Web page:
Jack Nicholson and Morgan Freeman star as two terminally ill men who share a hospital room. Despite living different lives, neither of them have managed to do what they've always dreamt of.

So, from skydiving to climbing Mount Everest, the two embark on a wild journey together. Through these experiences, Carter (played by Morgan Freeman) and Edward (played by Jack Nicholson) uncover what it means to really live.

As it turns out, the value of life has little to do with fancy cars and tourist attractions but rather the connections we make along the way.

10. American Beauty (1999)

Directed by Sam Mendes

Starring Kevin Spacey, Annette Bening, Thora Birch

Drama (2h 2m)

8.3 on IMDb87% on RT

American Beauty is a classic midlife crisis story, if a little perverted. Kevin Spacey leads as a disillusioned telesales operative who's hungry for a change of pace.

He quits his job to start flipping burgers, smoke weed, and work out instead—essentially, he reverts to the life of a teenage boy. And that means liking teenage girls, too.

After ditching all social expectations of himself, Lester (played by Kevin Spacey) is euphoric with liberation. And yet, he reveals something dark and twisted buried within.

Sam Mendes directs this Oscar-winning black comedy, which acts a satire of suburban American culture. Academics have frequently analyzed the film's take on identity, paternity, materialism, and modern life.

9. Big Fish (2003)

Directed by Tim Burton

Starring Ewan McGregor, Albert Finney, Billy Crudup

Adventure, Drama, Fantasy (2h 5m)

8.0 on IMDb75% on RT

Big Fish is a multi-layered narrative that can be reduced to two main plotlines. At the top, it's about a father and son reuniting after a cancer diagnosis, learning a valuable lesson in understanding and forgiveness.

Beneath that is the life story of Edward Bloom (played by Ewan McGregor and Albert Finney at different ages) and how he came to be the father of Will Bloom (played by Billy Crudup).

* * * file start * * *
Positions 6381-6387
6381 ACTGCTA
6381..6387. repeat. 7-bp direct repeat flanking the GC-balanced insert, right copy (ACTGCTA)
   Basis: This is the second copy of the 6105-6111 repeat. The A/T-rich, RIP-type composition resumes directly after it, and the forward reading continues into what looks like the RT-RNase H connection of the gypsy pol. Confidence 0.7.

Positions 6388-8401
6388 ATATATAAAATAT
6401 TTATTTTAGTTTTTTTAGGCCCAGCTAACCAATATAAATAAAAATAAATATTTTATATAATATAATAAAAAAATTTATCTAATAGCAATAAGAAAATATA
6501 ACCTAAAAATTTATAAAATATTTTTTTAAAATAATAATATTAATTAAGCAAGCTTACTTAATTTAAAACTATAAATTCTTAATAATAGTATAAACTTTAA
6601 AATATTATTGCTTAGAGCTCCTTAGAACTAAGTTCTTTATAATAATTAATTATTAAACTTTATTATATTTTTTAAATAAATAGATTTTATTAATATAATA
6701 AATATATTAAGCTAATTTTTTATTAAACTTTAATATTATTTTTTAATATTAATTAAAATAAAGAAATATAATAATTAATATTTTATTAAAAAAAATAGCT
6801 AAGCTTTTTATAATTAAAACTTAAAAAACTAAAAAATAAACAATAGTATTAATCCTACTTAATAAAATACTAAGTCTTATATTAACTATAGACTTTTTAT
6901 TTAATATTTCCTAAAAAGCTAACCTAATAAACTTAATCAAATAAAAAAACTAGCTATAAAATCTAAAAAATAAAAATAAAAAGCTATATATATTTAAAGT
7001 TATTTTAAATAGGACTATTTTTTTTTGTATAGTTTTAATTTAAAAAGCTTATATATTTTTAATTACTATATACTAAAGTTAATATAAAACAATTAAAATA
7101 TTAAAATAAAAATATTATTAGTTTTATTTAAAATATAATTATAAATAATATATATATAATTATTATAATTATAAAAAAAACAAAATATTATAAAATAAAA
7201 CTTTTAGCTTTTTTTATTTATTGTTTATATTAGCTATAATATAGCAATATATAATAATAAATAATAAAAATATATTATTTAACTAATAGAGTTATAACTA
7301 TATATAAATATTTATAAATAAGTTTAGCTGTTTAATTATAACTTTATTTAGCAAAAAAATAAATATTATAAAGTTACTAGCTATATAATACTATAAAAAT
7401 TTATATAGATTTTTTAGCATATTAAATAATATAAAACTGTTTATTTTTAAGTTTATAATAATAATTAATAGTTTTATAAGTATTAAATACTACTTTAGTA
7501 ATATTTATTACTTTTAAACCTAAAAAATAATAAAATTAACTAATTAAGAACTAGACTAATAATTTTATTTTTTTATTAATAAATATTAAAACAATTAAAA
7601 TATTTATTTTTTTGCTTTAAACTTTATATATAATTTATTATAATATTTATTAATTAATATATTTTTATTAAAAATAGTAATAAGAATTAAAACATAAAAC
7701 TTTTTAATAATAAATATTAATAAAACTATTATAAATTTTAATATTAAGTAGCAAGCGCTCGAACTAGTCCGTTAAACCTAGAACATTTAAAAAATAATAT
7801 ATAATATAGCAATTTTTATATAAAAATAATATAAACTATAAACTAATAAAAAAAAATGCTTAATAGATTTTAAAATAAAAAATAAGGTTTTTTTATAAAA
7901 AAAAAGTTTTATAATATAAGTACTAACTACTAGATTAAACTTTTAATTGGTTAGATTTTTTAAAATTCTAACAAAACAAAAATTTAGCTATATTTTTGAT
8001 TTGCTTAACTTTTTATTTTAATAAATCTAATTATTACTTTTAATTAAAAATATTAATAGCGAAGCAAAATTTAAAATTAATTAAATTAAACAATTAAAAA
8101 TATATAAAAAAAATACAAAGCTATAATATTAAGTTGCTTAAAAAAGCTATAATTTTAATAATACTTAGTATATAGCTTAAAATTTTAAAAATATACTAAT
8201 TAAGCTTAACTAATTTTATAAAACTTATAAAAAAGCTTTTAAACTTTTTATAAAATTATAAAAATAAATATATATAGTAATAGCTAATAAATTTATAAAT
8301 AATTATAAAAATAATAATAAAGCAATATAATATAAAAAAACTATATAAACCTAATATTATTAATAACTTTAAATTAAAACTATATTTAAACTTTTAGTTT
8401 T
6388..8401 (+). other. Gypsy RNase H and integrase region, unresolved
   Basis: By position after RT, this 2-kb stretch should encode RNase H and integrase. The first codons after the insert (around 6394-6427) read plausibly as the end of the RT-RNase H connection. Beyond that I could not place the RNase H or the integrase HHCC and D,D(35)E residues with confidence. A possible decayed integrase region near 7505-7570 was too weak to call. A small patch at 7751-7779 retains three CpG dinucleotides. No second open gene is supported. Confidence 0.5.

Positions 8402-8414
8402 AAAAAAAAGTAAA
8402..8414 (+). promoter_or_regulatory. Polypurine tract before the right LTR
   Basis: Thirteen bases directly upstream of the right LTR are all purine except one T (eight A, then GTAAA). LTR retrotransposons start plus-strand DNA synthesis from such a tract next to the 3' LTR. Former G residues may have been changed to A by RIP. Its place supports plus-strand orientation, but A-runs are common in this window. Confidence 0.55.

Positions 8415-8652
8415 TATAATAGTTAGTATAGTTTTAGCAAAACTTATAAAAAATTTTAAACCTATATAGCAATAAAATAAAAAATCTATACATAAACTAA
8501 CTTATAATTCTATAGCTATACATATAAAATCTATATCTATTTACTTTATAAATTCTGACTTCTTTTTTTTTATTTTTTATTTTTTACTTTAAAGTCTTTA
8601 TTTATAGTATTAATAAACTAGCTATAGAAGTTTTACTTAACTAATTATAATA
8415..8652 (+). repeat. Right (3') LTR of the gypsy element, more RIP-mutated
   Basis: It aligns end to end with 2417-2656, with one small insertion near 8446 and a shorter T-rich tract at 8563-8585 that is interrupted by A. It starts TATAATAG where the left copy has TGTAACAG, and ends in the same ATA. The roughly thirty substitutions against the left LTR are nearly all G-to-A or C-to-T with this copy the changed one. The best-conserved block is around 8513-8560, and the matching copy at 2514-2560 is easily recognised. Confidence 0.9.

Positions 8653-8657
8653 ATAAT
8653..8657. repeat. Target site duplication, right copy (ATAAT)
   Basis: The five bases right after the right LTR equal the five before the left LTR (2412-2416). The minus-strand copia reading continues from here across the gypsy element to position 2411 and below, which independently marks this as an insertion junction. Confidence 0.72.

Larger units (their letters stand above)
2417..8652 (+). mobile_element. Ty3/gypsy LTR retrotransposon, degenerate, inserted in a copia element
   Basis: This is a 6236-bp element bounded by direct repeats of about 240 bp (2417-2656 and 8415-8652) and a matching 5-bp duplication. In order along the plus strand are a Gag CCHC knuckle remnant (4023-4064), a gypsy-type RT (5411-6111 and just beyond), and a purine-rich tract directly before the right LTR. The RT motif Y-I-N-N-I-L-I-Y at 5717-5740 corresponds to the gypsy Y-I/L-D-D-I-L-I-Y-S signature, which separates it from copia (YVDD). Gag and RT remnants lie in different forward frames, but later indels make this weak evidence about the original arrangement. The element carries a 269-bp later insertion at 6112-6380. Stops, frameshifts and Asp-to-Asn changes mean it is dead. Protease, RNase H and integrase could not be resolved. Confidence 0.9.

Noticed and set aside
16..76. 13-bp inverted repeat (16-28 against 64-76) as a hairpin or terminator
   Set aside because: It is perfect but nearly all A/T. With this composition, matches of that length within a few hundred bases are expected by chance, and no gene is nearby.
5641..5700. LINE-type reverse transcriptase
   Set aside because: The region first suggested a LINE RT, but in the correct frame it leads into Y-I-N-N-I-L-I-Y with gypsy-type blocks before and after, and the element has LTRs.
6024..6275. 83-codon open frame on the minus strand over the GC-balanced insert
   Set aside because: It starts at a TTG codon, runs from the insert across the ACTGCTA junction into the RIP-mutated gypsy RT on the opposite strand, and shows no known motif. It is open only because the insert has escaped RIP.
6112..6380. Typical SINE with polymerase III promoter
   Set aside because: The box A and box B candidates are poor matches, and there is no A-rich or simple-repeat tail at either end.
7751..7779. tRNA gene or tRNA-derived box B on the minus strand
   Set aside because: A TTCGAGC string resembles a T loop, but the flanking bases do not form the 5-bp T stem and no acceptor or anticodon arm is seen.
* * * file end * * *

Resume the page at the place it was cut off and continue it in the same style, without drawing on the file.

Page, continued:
Although Will's lesson in forgiveness is a self-discovery campaign within itself, the bulk of Big Fish is made up of Edward's literal life journey, told as fantasy-infused flashbacks.

Joining the circus and fighting in the Korean War seem like minor points in Edward's story. What he's really trying to tell his son—something that Will takes a while to get—is to enjoy life.

Romanticize it, embellish it, and live it to the fullest, befriending everyone you can along the way.

8. The Darjeeling Limited (2007)

Directed by Wes Anderson

Starring Owen Wilson, Adrien Brody, Jason Schwartzman

Adventure, Comedy, Drama (1h 31m)

7.2 on IMDb69% on RT

Wes Anderson's vibrant movie takes us on a trip across India. When the death of their father reunites three estranged brothers, they decide to take the train ride as a chance to bond.

And through learning about each other (which isn't easy), they learn more about themselves.

Wes Anderson uses the colorful religious backdrop of Hindu temples, Himalayan convents, and more to explore the spiritual side of life—one that the three brothers have been neglecting.

Striking a perfect balance between humor and grief, The Darjeeling Limited starring Owen Wilson, Adrien Brody, and Jason Schwartzman remains a firm favorite among Anderson fans.

7. Eat Pray Love (2010)

Directed by Ryan Murphy

Starring Julia Roberts, Javier Bardem, James Franco

Biography, Drama, Romance (2h 13m)

5.8 on IMDb36% on RT

Eat Pray Love has all the ingredients of a good "finding yourself" flick: meditation, religious retreats, street food, and travel.

The biographical romance-drama stars Julia Roberts as Elizabeth Gilbert, who has everything she's supposed to want in life. The job, the car, the husband... yet, somehow, it's just not enough for her.

Elizabeth makes the bold decision to leave her comfort zone and travel the world—something all of us have probably dreamed of doing at some point in our lives.

Director Ryan Murphy provides us a nice breath of fresh air in this movie (as one of the lighter movies featured in this list).

6. Wild (2014)

Directed by Jean-Marc Vallée

Starring Reese Witherspoon, Laura Dern, Gaby Hoffman

Adventure, Biography, Drama (1h 55m)

7.1 on IMDb88% on RT

Jean-Marc Vallée directs Reese Witherspoon in his adaptation of the memoirs by Cheryl Strayed.

It's summer, 1995, and Cheryl decides to hike the 1,100-mile Pacific Crest Trail. But why? She's certainly no fitness freak. Well, we soon learn that Cheryl's journey is one with a much deeper purpose: to heal.

Bad weather conditions and lack of supplies don't stop Cheryl from pushing on, determined to redeem the trauma she faced earlier in life.

Wild is your classic template for a self-discovery movie. There's even a recurring spirit animal! The red fox symbolizes to Cheryl the guidance of her mother, who sadly passed away from cancer.